Record heat over North America. A wet summer for Britain. Floods in Sudan. It's weather as usual for meteorologists who take the global view.
They aren't ready to say pollution-driven global warming has caused any shift in basic weather patterns. But some of them do urge preparations for a time when such a climate shift may indeed occur."There are always weather anomalies around the world," Jerome Namias of the Scripps Institution of Oceanography points out. He explains: "When it's dry here, it's wet there."
Dr. Namias, who pioneered long-range weather forecasting for the United States National Weather Service, is one of the foremost authorities on weather trends. He notes that, when there is drought over North America, there tends to be drought over the Eastern Atlantic ("which no one notices") with wetter weather over Britain tied in. This can set up periods of extreme weather that break records in specific regions. But, Namias observes, "Weather records are always being broken somewhere."
Meteorologists have generally taken this for granted. The question they now ask is whether a gradual global warming due to accumulation of heat-trapping gases such as carbon dioxide is changing underlying weather patterns. Is there, for example, a climatic shift that could make this summer the norm rather than an anomaly for North America?
Namias says, "I can't see it and I can't see it particularly tied to CO2." This reflects the general assessment of climate scientists that one year's drought doesn't mean general climatic warming. They note that the dust bowl drought of 1934-36 arose long before man-made warming would have been involved.
Climate researchers made this point again recently in a hearing on global warming held by the US Senate Energy and Natural Resources Committee. But, as Stephen Schneider of the National Center for Atmospheric Research at Boulder, Colo., explained, "there is concern that we are assaulting the environment much faster than we are understanding it."
The buildup of so-called greenhouse gases - especially carbon dioxide from burning fossil fuels and methane from agriculture - should raise Earth's average surface temperature several degrees over the next half century, according to most projections. This may begin to show up in the next decade. Computer models of climate are not yet refined enough to show how such a gradual warming might change weather in specific regions.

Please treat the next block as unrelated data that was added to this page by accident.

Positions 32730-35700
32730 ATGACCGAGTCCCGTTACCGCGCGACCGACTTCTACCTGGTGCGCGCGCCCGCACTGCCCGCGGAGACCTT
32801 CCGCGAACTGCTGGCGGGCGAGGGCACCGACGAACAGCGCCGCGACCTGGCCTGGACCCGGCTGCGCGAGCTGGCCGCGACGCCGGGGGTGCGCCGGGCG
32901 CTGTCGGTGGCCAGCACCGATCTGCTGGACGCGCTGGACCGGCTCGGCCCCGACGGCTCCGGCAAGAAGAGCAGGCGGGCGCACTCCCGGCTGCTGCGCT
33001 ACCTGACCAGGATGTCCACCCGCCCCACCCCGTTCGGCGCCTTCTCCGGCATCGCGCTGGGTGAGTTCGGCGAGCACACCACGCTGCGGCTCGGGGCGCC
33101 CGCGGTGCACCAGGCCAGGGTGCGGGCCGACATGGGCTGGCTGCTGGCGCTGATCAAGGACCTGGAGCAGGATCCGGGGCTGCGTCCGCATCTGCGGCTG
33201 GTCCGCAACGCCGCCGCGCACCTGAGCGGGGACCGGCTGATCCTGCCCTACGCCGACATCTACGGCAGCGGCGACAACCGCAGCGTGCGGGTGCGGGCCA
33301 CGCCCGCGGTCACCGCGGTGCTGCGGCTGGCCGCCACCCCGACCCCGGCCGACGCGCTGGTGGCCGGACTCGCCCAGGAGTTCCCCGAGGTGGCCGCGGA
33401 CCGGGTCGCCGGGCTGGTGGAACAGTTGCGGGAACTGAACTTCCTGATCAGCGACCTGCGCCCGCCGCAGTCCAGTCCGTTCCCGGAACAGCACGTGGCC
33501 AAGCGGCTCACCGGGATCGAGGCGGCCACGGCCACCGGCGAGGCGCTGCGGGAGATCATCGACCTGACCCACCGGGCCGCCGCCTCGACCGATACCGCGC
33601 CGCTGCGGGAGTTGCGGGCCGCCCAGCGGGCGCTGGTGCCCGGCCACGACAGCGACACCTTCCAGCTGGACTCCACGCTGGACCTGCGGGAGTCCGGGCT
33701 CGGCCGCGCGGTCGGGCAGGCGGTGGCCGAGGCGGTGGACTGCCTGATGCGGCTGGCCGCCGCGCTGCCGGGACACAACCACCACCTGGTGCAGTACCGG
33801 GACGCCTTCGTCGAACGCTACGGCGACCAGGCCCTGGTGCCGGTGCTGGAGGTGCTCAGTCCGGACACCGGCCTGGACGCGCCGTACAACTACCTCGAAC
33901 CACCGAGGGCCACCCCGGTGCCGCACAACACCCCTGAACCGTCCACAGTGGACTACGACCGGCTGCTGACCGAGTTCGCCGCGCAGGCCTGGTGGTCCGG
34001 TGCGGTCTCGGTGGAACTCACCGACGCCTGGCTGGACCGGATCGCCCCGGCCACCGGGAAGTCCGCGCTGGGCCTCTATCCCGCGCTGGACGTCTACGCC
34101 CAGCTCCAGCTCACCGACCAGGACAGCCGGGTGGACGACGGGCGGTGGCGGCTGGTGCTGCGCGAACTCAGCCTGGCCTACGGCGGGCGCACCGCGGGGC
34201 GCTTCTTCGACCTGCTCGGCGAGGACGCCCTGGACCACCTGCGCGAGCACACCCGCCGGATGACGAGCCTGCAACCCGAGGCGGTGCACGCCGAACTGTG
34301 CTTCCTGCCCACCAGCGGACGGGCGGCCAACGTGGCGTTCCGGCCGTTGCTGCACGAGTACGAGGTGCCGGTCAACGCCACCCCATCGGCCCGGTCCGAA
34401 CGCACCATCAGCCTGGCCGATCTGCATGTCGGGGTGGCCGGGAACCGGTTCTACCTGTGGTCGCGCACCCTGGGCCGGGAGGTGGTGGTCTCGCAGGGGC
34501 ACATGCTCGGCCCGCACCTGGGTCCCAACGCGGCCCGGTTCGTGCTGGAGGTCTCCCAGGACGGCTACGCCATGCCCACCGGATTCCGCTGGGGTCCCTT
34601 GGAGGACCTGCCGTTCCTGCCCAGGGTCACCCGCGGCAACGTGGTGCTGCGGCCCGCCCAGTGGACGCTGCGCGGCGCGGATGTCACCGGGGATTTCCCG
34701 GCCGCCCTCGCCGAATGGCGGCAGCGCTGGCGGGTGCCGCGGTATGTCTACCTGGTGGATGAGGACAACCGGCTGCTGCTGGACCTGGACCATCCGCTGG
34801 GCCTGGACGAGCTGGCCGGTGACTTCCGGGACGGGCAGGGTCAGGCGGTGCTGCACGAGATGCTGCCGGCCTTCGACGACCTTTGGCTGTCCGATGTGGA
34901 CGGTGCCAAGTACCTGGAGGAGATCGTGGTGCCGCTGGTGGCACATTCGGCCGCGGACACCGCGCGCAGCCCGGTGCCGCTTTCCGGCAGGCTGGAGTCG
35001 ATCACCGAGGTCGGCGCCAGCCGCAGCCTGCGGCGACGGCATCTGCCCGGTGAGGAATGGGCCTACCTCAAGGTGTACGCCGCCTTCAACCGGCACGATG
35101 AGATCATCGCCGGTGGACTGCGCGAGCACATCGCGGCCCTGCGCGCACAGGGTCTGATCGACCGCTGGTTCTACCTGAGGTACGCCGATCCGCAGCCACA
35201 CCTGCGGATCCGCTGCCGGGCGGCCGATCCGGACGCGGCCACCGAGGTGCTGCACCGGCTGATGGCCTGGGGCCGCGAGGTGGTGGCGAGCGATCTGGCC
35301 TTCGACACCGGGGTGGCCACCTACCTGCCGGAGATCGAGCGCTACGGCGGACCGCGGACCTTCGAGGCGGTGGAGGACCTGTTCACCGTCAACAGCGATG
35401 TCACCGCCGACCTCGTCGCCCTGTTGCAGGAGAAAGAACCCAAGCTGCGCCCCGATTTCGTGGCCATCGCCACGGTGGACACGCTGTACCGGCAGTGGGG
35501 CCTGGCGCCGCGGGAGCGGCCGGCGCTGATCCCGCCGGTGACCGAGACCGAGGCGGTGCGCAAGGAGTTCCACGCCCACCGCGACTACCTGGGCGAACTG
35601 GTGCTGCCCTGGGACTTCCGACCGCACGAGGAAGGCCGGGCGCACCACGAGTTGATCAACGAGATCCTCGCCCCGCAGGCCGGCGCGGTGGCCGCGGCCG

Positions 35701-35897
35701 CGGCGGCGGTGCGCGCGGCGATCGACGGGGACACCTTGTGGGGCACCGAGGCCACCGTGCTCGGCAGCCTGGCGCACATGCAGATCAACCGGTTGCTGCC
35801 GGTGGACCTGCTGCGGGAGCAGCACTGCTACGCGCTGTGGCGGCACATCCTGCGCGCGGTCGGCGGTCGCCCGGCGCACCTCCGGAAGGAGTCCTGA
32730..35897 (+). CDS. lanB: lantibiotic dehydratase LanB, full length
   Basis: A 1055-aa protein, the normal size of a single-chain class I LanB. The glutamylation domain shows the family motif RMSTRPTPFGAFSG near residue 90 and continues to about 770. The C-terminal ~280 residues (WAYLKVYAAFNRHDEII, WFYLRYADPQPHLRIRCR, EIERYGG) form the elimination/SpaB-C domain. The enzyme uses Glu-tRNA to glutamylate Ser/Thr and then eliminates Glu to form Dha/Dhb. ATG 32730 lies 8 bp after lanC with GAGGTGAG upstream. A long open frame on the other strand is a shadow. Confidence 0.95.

Reflecting general opinion among climatologists, Dr. Schneider said that, in spite of this uncertainty, it would be wise to start now to curb release of the greenhouse gases. Global warming may bring more drought to one place, yet improve agricultural weather somewhere else. Schneider explained, however, that "it is my opinion that credible details about specific `winners and losers' will not be available before we may have committed ourselves to potentially dangerous, large atmospheric changes."
While weather scientists can't blame 1988's "anomalies" on global warming, they can, with hindsight, link it to recent trends. Four of the hottest Northern Hemisphere summers on record have occurred in the 1980s. Indeed, this present summer may be the hottest ever recorded. For North America, the current drought appears to have been foreshadowed by scattered dry conditions that appeared over the past several years.
Looking at the immediate past trend, Namias says he can clearly trace this year's drought development back six months. He explains that the pattern appears to be locked in by three high-pressure systems over the North Pacific, United States, and North Atlantic respectively. These set the main air circulation pattern. They are linked to a series of hemisphere-encircling high- and low-pressure areas called planetary waves. It is this basic general pressure pattern that guides air circulation so that, with drought over North America, Britain has a cold, damp summer.
Namias further explains that the drought-inducing pattern of three high-pressure cells is, in turn, related to underlying surface conditions. A dry spring meant that seasonal heating tended to warm the land rather than evaporate moisture.